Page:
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Is there a security hole in adding TLS security to docker port?

I’ve been following the guide at: to open up & protect my Docker daemon socket. My use case is to use the docker plugin for Jenkins in a CI environment and to get the docker host to spawn slaves.

I believe that I’ve installed some self signed certificates successfully and if I executed a CURL on this such as:

curl https://HOSTNAME:2376/version

I get a suitable message indicating that this is a self signed cert and that curl doesn’t like it:

curl: (60) server certificate verification failed. CAfile: /etc/ssl/certs/ca-certificates.crt CRLfile: none
More details here:

curl performs SSL certificate verification by default, using a "bundle"
 of Certificate Authority (CA) public keys (CA certs). If the default
 bundle file isn't adequate, you can specify an alternate file
 using the --cacert option.
If this HTTPS server uses a certificate signed by a CA represented in
 the bundle, the certificate verification probably failed due to a
 problem with the certificate (it might be expired, or the name might
 not match the domain name in the URL).
If you'd like to turn off curl's verification of the certificate, use
 the -k (or --insecure) option.

I then go on to use the -k option for fun on curl and that’s where I have a concern and a question:


I was not expecting this result. I then try:

#  curl https://HOSTNAME:2376/version -k -v
*   Trying [ipaddress removed]
* Connected to HOSTNAME ([ipaddress removed]) port 2376 (#0)
* found 173 certificates in /etc/ssl/certs/ca-certificates.crt
* found 692 certificates in /etc/ssl/certs
* ALPN, offering http/1.1
* SSL connection using TLS1.2 / ECDHE_RSA_AES_256_GCM_SHA384
* 	 server certificate verification SKIPPED
* 	 server certificate status verification SKIPPED
* 	 common name: HOSTNAME (matched)
* 	 server certificate expiration date OK
* 	 server certificate activation date OK
* 	 certificate public key: RSA
* 	 certificate version: #3
* 	 subject: CN=HOSTNAME
* 	 start date: Tue, 26 Sep 2017 14:42:51 GMT
* 	 expire date: Wed, 26 Sep 2018 14:42:51 GMT
* 	 issuer: C=AU,ST=Some-State,O=Internet Widgits Pty Ltd,CN=HOSTNAME
* 	 compression: NULL
* ALPN, server accepted to use http/1.1
> GET /version HTTP/1.1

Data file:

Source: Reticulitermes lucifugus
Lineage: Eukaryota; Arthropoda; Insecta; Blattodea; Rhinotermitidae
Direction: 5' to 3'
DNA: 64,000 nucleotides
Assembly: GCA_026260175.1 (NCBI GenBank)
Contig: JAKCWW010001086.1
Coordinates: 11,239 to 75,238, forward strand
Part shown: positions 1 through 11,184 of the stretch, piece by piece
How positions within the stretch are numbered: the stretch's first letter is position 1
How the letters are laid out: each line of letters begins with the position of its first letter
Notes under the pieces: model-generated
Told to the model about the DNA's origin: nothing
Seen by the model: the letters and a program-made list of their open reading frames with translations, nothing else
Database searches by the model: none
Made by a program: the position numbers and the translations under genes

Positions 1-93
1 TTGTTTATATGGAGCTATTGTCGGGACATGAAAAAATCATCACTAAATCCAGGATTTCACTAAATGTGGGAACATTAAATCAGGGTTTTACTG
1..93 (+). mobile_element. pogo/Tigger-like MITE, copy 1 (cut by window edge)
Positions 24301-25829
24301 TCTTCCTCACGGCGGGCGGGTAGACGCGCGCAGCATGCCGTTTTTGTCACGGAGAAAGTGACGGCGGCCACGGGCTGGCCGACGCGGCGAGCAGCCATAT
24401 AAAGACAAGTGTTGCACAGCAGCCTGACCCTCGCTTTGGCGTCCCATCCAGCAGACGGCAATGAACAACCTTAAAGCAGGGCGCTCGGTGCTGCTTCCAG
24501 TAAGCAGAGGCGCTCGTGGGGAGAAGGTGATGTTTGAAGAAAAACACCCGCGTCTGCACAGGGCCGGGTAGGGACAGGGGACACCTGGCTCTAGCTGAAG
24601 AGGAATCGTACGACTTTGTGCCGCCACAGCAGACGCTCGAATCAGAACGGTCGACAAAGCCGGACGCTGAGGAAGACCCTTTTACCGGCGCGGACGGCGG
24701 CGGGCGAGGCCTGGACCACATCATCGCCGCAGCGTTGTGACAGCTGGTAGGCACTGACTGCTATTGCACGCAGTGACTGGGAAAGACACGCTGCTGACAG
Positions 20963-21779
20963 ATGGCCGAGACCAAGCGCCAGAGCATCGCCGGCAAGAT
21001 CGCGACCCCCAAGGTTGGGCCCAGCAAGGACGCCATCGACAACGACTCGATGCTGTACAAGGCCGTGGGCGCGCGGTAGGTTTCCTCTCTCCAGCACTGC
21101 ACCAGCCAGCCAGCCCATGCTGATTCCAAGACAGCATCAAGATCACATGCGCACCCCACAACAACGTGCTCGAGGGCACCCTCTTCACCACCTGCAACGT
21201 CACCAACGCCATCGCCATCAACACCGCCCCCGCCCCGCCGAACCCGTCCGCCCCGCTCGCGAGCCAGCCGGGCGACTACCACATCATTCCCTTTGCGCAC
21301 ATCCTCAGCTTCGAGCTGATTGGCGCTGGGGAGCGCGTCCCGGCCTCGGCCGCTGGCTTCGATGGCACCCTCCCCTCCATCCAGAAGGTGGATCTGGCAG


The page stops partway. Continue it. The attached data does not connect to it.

> Host: HOSTNAME:2376
> User-Agent: curl/7.47.0
> Accept: */*
< HTTP/1.1 200 OK
< Api-Version: 1.29
< Content-Type: application/json
< Docker-Experimental: false
< Ostype: linux
< Server: Docker/17.05.0-ce (linux)
< Date: Tue, 26 Sep 2017 15:27:07 GMT
< Content-Length: 225
* Connection #0 to host HOSTNAME left intact

Have I done something wrong or has curl requested the response over HTTP and Docker has complied?

Thanks in advance.

Hello, all the forum mates. I have a question regarding home security. I know it is not connected to that topic, but I think someone will be able to help me here because my question is similar to the topic of modern technologies. I would like to replace a home security system I use now. It has become too old-fashioned for now. So, I am choosing between several options including the Ajax system - It works without a wi-fi connection. As I understand, the sim card option is more reliable than wi-fi connected systems, so this variety would definitely be the best one for me. What do you think about it? Do you know any useful tips to choose a security system? I will be very thankful if you share it.

First, on the Docker daemon’s host machine, generate CA private and public keys:

$ openssl genrsa -aes256 -out ca-key.pem 4096
Generating RSA private key, 4096 bit long modulus
e is 65537 (0x10001)
Enter pass phrase for ca-key.pem:
Verifying - Enter pass phrase for ca-key.pem:

$ openssl req -new -x509 -days 365 -key ca-key.pem -sha256 -out ca.pem
Enter pass phrase for ca-key.pem:
You are about to be asked to enter information that will be incorporated
into your certificate request.
What you are about to enter is what is called a Distinguished Name or a DN.
There are quite a few fields but you can leave some blank
For some fields there will be a default value,
If you enter ‘.’, the field will be left blank.

Country Name (2 letter code) [AU]:
State or Province Name (full name) [Some-State]:Queensland
Locality Name (eg, city) :Brisbane
Organization Name (eg, company) [Internet Widgits Pty Ltd]:Docker Inc
Organizational Unit Name (eg, section) :Sales
Common Name (e.g. server FQDN or YOUR name) :$HOST
Email Address
Now that you have a CA, you can create a server key and certificate signing request (CSR). Make sure that “Common Name” matches the hostname you use to connect to Docker:

Note: Replace all instances of $HOST in the following example with the DNS name of your Docker daemon’s host.

$ openssl genrsa -out server-key.pem 4096
Generating RSA private key, 4096 bit long modulus
e is 65537 (0x10001)

$ openssl req -subj “/CN=$HOST” -sha256 -new -key server-key.pem -out server.csr
Next, we’re going to sign the public key with our CA:

Since TLS connections can be made through IP address as well as DNS name, the IP addresses need to be specified when creating the certificate. For example, to allow connections using and

$ echo subjectAltName = DNS:$HOST,IP:,IP: >> extfile.cnf
Set the Docker daemon key’s extended usage attributes to be used only for server authentication:

$ echo extendedKeyUsage = serverAuth >> extfile.cnf
Now, generate the signed certificate:

$ openssl x509 -req -days 365 -sha256 -in server.csr -CA ca.pem -CAkey ca-key.pem
-CAcreateserial -out server-cert.pem -extfile extfile.cnf
Signature ok
Getting CA Private Key
Enter pass phrase for ca-key.pem: